It looks like Airbnb is planning a move to variable pricing.
The move comes as the hotel industry disrupting startup is facing competition from well-established travel players muscling in on its action. Expedia dropped $3.9 billion to grab rival firm HomeAway, while Priceline has moved into the vertical with Booking.com. It may not have Airbnb’s cache, but it has more than triple the number of non-hotel listings as Airbnb.
“The nature of the competition has changed,” says Nate Blecharczyk, Airbnb’s cofounder and chief technology officer.
“Our demand has grown slightly faster than our supply,” says Chip Conley, the company’s head of hospitality.
The number of listings on Airbnb has increased 75 percent over the past year and is heading ever closer to 2 million. How many requests for lodging it gets is not disclosed by Airbnb, but it did note that the number of potential guests did double over the summer.
Airbnb is also trying to get existing hosts to host more often with incentives like smart locks, which can let guests in when the host is not home. The new pricing plan is intended to boost revenues for both hosts and the company that connects them to renters. On the whole, Airbnb says that hosts who used variable pricing during a trial saw a 13 percent increase in revenues.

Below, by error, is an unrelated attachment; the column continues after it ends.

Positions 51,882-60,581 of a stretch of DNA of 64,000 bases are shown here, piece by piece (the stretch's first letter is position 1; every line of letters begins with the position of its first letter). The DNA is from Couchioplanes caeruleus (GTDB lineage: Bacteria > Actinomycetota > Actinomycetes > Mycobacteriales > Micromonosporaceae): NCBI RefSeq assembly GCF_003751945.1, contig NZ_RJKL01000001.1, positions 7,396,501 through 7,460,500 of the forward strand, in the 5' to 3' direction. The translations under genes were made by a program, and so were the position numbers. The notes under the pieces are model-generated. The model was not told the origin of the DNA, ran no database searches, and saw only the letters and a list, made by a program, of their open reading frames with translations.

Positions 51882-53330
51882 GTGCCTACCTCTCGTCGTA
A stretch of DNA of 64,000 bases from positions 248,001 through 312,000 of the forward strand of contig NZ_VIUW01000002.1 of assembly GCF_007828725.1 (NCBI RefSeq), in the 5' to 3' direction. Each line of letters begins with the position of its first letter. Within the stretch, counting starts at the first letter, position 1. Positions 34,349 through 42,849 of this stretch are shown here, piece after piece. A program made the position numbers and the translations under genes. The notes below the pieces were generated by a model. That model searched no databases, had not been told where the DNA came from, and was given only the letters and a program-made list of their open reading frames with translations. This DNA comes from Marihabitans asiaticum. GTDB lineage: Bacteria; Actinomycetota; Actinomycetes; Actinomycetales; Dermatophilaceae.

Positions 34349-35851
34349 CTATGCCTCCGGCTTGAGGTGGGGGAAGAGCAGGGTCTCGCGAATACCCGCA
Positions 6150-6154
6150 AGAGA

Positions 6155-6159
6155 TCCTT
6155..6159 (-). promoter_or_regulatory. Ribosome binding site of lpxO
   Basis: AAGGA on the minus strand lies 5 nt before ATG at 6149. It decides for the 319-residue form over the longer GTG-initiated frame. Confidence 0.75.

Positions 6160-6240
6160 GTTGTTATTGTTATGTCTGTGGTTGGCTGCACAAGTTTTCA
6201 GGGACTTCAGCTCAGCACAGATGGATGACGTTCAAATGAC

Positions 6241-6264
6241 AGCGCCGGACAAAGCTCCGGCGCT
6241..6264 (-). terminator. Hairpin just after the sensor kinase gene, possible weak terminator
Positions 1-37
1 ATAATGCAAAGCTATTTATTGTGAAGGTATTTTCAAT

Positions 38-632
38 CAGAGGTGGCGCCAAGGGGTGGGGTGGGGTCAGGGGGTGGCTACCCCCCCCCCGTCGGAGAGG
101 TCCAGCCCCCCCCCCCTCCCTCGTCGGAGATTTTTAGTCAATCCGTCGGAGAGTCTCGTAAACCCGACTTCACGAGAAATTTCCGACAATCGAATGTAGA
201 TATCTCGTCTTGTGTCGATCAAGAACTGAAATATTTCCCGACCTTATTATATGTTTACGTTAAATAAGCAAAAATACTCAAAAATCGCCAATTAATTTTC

The new system adjusts room price to match up with demand. Hosts who use it can set a maximum and minimum price and then let an algorithm do the rest based on demand.
The firm is also dealing with regulatory attempts to limit it. San Francisco voters recently rejected a law that would have severely curbed how often residents could rent out their homes to short-term guests — but only narrowly. The company faces similar challenges in New York, where its listings have caught the interest of the attorney general.
“We are 100 percent committed to being constructive partners with regulatory agencies and policymakers,” a recent manifesto from the company pledging to work closely with cities reads. “Our community wants to pay their fair share.”
The statement was quickly rejected by critics, including the New York AG.
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